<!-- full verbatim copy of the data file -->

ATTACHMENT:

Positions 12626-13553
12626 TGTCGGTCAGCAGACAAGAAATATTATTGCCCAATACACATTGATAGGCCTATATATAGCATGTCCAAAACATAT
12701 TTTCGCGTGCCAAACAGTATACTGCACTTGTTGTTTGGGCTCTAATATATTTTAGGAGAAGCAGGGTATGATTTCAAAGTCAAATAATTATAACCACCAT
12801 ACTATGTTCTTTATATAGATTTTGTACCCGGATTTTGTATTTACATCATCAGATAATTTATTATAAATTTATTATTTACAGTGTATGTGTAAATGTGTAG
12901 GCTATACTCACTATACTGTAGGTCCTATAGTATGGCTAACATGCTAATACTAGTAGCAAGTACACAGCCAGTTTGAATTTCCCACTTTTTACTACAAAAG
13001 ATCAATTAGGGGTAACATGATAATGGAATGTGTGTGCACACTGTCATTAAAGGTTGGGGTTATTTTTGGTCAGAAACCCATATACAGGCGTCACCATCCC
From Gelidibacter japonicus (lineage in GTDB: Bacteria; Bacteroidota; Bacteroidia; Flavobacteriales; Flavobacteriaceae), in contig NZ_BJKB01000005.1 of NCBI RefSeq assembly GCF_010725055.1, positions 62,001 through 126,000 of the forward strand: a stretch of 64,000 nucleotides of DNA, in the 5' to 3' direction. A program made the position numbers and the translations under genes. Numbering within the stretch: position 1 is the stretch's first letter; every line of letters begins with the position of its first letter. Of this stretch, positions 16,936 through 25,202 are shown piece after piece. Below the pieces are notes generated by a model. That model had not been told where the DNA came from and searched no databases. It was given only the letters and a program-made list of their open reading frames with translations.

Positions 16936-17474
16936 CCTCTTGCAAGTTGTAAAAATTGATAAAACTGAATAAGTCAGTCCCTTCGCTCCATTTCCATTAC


Positions 12626-13553
12626 TGTCGGTCAGCAGACAAGAAATATTATTGCCCAATACACATTGATAGGCCTATATATAGCATGTCCAAAACATAT
12701 TTTCGCGTGCCAAACAGTATACTGCACTTGTTGTTTGGGCTCTAATATATTTTAGGAGAAGCAGGGTATGATTTCAAAGTCAAATAATTATAACCACCAT
12801 ACTATGTTCTTTATATAGATTTTGTACCCGGATTTTGTATTTACATCATCAGATAATTTATTATAAATTTATTATTTACAGTGTATGTGTAAATGTGTAG
12901 GCTATACTCACTATACTGTAGGTCCTATAGTATGGCTAACATGCTAATACTAGTAGCAAGTACACAGCCAGTTTGAATTTCCCACTTTTTACTACAAAAG
13001 ATCAATTAGGGGTAACATGATAATGGAATGTGTGTGCACACTGTCATTAAAGGTTGGGGTTATTTTTGGTCAGAAACCCATATACAGGCGTCACCATCCC
From Gelidibacter japonicus (lineage in GTDB: Bacteria; Bacteroidota; Bacteroidia; Flavobacteriales; Flavobacteriaceae), in contig NZ_BJKB01000005.1 of NCBI RefSeq assembly GCF_010725055.1, positions 62,001 through 126,000 of the forward strand: a stretch of 64,000 nucleotides of DNA, in the 5' to 3' direction. A program made the position numbers and the translations under genes. Numbering within the stretch: position 1 is the stretch's first letter; every line of letters begins with the position of its first letter. Of this stretch, positions 16,936 through 25,202 are shown piece after piece. Below the pieces are notes generated by a model. That model had not been told where the DNA came from and searched no databases. It was given only the letters and a program-made list of their open reading frames with translations.

Positions 16936-17474
16936 CCTCTTGCAAGTTGTAAAAATTGATAAAACTGAATAAGTCAGTCCCTTCGCTCCATTTCCATTAC